5 books I’m reading Posted by: McQ
on Saturday, September 15, 2007
Yeah, I'm one of those. I have a tendency to get bored with a subject if I try to commit myself to a long reading, and then lose focus. Not good with books in which every sentence is one to think about and ponder. So I tend to read a chapter or two at a time in a number of books to keep that from happening. Consequently I have a number of books going at the same time.
I've read a ton of books on WWII, but this is one of the more entertaining I've read in a while. Hastings does what I'd characterize as "anecdotal" or "first person" history. He sets up the meta-framework of an event or battle and then provides first person descriptions, from extensive interviews with participants on all sides, of what they saw and experienced in the battle or event. Some exceedingly good insights to occurrences that I hadn't really heard or considered before. Well worth the read.
Very interesting book which tells a believable story. The question it asks is "Has the CIA become a rogue agency". Scarborough relates some seemingly well researched information that many of the inconvenient and many times incorrect leaks of information about various secret programs and issues originated within the CIA. Most interesting is his description of how some in the CIA use Congressional staffs as their means of getting information they want out there into the media, etc.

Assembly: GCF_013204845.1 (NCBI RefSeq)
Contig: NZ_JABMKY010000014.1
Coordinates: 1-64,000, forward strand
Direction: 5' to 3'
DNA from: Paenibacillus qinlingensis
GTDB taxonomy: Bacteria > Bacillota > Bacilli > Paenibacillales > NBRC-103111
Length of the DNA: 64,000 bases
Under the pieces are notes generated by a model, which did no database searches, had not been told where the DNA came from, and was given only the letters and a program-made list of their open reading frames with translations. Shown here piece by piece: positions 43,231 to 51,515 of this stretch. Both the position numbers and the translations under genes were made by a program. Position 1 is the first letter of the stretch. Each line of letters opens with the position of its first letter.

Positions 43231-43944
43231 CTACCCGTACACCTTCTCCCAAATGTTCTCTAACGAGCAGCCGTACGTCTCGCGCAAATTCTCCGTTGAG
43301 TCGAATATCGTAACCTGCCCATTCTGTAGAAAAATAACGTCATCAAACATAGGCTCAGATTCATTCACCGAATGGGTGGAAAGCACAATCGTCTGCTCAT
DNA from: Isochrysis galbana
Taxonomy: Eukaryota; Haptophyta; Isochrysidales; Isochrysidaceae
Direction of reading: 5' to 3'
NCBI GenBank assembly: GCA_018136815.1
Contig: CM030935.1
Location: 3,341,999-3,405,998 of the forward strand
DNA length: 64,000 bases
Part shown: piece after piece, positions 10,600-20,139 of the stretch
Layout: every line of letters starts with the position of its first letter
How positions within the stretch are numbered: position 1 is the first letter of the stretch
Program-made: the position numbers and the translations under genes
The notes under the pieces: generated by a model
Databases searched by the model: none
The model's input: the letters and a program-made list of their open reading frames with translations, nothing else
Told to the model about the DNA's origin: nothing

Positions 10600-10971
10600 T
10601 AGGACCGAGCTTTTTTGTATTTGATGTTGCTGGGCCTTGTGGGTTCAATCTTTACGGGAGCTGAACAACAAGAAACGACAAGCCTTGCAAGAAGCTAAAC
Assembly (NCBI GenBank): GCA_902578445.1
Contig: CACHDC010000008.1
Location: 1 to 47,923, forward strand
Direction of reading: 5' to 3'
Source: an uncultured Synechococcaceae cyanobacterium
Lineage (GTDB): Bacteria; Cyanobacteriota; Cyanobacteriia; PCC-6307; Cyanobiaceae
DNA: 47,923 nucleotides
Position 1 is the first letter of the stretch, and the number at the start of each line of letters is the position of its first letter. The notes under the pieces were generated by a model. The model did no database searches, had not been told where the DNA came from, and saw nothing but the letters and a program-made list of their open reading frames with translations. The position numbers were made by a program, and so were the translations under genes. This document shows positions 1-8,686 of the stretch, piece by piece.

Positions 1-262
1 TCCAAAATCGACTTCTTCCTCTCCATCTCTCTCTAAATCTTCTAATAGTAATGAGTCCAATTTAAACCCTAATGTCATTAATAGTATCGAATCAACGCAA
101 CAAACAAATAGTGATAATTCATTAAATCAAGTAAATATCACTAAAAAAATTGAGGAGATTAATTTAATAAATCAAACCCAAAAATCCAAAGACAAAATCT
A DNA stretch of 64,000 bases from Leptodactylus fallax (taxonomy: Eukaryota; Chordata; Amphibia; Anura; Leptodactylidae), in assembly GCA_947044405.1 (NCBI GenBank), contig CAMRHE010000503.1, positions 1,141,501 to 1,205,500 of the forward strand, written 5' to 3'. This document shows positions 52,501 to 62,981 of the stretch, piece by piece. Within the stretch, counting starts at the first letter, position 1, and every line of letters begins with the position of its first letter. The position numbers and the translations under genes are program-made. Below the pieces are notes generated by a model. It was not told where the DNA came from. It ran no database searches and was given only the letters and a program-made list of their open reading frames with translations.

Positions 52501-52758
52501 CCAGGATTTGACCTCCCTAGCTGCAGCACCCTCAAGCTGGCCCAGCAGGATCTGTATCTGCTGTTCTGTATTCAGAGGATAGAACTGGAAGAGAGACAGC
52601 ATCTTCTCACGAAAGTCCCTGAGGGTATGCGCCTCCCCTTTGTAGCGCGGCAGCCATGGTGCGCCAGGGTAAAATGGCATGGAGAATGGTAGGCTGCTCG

He also tells the story of the FISA (FISC) leak which doesn't at all make the New York Times look good. Obviously it is one side of the story, but it is a very compelling version.
Oh, and no, this far into the book he hasn't convinced me the CIA as an institution is a rogue agency. I do believe, however, like any bureaucracy, it will fight any transient power (i.e. any administration) that threatens or is perceived to threaten its well-being or existence. 9/11 and the failure of the CIA to "connect the dots" set that mind-set up, and some have acted on various perceptions since. Then there's the blatant political side as well, as the Plame affair demonstrated.
I'll let you know a bit more about them as I get into them. But a paragraph in the last book, by Lee Harris, talking about tribalism and rational actors caught my eye and after you read it you'll understand why:
"The first law of the jungle, however, states that in the struggle for survival and supremacy, there are no rules. Anything that achieves victory is automatically self-justifying. Methods that are looked upon by rational actors as barbarous, savage, or bestial are all deemed acceptable if they obtain their objective. This objective, moreover, will not be the good of the individual but the advancement and dominance of one's own tribe. For the second law of the jungle says that loners are losers. If you lack a tribe to back and support you, you will perish. to survive in a dog-eat-dog world you must run in packs - and the tribe is a pack. Taken together, the first two laws of the jungle yield the third law: You must unconditionally support your own tribe or pack, and you must be prepared to act with utter ruthlessness toward those who belong to other tribes or packs. you must see members of the enemy tribe not as individuals or as fellow humans; you mist see them as your existential enemy. That is all you need to know about them in order to be willing to kill them, torture them, or mutilate their corpses. Where the laws of the jungle rule, the very idea of humanity is forgotten."